4. Prime sleep zone — If you don’t fight the tiredness you’ll go to bed much easier. I have a set chill-out cut-off time most nights and after that I don’t work on anything productive, no mater how quick it will take. After this time I find it relaxing to listen to a podcast or watch something from my list of relaxing YouTube channels.

My friend Jeff Hilnbrand coins this list his arsenal of calm.

My arsenal consists of Casey Neistat’s vlog: Nothing more soothing than drone time lapses of landscapes.

| Bradley Friesen: Helicopters and British Columbia, enough said.

| Primitive technology: This guy builds shelter and tools from scratch in nature showing from start to finish. Forget Bear Grylls, this guys the real deal.

5. Alleviate constant thinking — In order to avoid over-thinking and to help shut my thoughts off I use tools such as Google Inbox Reminders, Calendar, Keep, and Docs to off load thoughts. Inbox reminder’s allows me to create to-do’s for when and where I need them and Keep provides longer list taking across all devices. By doing so I know my to-dos and ideas have a place so I no longer need to continue revisiting them.

6. Optimize environment

  • Minimizing phone distractions — No phone or devices 30 min before sleep. If reading use blue light blocker, and don’t check emails. Android and iOS’s latest operating systems now have a night mode built in. On my Mac I use f.lux. It’s recommended to keep the phone away from bed. However, I use mine as a clock, so I decide not to check it once the clock screen is on with all notifications off. 71% of Americans sleep with or next to their smartphones.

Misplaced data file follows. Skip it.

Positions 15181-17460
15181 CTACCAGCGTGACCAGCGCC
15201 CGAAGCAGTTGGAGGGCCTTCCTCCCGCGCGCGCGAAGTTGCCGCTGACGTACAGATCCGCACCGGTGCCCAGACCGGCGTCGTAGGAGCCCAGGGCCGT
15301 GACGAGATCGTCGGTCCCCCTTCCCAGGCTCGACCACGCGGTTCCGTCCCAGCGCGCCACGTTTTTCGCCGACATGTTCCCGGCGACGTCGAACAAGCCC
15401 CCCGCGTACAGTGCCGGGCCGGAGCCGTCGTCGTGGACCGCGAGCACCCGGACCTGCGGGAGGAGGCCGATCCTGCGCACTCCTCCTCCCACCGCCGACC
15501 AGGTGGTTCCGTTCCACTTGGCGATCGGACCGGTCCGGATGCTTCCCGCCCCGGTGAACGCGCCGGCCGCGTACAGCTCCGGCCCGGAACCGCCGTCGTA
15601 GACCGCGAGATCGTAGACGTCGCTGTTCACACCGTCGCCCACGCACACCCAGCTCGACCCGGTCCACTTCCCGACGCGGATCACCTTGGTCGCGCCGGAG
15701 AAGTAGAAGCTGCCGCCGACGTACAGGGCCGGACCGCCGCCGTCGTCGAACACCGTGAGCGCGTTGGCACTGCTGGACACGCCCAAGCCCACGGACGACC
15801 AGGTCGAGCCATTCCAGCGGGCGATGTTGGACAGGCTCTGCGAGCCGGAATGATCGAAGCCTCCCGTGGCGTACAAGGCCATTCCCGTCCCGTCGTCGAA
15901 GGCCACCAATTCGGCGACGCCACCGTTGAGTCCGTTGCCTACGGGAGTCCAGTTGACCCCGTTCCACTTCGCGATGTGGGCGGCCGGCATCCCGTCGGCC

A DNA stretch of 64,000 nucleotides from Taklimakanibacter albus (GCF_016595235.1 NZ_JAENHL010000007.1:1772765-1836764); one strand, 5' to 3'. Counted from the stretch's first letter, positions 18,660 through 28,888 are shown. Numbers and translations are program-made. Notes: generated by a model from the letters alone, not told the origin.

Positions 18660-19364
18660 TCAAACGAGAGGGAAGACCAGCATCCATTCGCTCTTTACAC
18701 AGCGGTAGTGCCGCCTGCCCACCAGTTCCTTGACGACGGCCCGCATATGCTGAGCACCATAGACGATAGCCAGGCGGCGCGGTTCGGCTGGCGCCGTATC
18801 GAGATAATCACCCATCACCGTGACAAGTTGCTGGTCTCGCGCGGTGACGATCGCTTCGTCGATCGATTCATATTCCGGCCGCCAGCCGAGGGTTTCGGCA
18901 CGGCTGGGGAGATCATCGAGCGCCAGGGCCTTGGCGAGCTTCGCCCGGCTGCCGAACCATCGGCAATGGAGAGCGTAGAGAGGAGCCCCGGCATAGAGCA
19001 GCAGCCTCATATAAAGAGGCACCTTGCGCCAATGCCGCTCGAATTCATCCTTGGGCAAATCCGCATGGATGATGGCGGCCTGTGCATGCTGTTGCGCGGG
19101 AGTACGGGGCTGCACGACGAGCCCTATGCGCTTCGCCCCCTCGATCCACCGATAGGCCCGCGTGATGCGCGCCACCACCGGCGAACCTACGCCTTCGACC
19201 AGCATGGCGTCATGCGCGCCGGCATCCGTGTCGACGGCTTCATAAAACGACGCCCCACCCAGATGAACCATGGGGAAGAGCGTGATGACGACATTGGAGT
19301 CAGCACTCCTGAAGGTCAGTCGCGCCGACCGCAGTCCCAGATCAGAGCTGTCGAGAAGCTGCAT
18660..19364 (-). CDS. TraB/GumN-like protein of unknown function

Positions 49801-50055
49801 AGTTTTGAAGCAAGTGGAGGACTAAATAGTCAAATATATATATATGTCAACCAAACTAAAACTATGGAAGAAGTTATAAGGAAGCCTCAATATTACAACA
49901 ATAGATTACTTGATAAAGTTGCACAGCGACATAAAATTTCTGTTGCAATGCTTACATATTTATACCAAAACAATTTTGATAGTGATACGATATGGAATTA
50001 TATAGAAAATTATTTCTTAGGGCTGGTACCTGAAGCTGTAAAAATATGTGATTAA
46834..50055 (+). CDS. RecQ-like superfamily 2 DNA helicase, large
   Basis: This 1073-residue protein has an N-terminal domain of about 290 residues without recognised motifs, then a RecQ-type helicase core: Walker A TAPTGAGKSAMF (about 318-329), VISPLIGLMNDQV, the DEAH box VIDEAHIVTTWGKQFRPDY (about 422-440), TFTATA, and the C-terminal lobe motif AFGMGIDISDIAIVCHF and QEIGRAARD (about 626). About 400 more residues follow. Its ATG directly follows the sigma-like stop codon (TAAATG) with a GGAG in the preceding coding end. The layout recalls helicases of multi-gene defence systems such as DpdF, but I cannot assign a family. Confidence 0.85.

• Lighting — Configure lighting based on time of day using LIFX bulbs to set before bed warm and dim lighting that helps circadian rhythm. You can also use LIFX as a light based wakeup system. I used a LIFX for my alarm clock the first few weeks when getting into my routine, but now don’t use any alarm clock unless I have a big event to wake up for early.
  • Temperature — 60 to 66 degrees is ideal for the room temp.
  • Have specific sleep clothes — Don’t double your workout clothes as sleepwear because it may remind you of getting pumped for your workout.

7. Turning down the mind and body

  • Shower — Use hot water to start, then few minutes of cold at the end. See The Scientific Case for Cold Showers. Natalie Dautovich, an environmental scholar at the National Sleep Foundation, said, a small drop in body temperature can prompt sleep signals to our brains.
  • Meditation — I’ve experimented with a few Headspace tracks for a couple months and their specific sleep exercises. Also, I’ve heard Gratitude list’s are fulfilling. My friend Manas Kulkarni analyzed his happiness for 736 days.

8. Herbal Remedies